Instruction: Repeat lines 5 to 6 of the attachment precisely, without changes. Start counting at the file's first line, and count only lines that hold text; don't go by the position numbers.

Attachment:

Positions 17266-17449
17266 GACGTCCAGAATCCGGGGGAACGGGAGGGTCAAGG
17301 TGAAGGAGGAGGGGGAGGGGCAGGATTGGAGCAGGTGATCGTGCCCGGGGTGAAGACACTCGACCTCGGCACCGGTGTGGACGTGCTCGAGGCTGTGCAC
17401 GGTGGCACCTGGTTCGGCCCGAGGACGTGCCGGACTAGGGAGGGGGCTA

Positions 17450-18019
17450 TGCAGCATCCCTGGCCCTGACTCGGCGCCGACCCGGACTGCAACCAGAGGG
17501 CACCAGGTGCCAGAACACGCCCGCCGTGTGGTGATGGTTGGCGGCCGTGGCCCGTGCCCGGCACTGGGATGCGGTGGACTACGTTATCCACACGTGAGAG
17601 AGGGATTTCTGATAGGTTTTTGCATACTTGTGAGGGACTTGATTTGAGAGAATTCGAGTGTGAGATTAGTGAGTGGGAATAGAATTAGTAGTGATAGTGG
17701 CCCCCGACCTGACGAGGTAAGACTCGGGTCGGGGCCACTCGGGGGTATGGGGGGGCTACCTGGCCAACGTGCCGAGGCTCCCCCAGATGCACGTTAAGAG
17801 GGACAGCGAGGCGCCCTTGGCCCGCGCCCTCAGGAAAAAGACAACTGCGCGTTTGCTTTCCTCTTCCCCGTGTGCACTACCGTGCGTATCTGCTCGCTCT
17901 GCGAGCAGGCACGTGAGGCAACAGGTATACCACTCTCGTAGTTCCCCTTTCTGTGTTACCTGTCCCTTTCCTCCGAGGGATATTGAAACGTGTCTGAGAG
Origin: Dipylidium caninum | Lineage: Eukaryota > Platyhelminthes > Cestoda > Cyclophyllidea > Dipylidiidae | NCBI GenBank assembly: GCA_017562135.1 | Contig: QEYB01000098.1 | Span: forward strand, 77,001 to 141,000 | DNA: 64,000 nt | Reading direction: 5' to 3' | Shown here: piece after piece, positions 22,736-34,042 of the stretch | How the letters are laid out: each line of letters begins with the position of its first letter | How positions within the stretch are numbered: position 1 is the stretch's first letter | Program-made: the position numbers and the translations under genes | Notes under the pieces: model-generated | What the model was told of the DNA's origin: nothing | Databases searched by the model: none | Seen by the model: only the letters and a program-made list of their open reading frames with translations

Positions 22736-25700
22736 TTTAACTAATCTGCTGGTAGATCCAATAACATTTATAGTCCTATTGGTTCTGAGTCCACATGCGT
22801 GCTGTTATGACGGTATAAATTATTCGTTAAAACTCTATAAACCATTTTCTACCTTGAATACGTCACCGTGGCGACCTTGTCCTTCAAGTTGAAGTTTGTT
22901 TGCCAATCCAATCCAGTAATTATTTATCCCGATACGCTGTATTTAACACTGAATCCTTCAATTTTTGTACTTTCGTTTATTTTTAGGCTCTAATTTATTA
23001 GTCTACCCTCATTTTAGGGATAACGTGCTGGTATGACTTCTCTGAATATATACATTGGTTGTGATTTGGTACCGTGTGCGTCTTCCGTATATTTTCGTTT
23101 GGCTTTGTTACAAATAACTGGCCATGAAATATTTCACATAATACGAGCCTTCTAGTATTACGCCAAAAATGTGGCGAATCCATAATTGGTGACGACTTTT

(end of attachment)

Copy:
Positions 17450-18019
17450 TGCAGCATCCCTGGCCCTGACTCGGCGCCGACCCGGACTGCAACCAGAGGG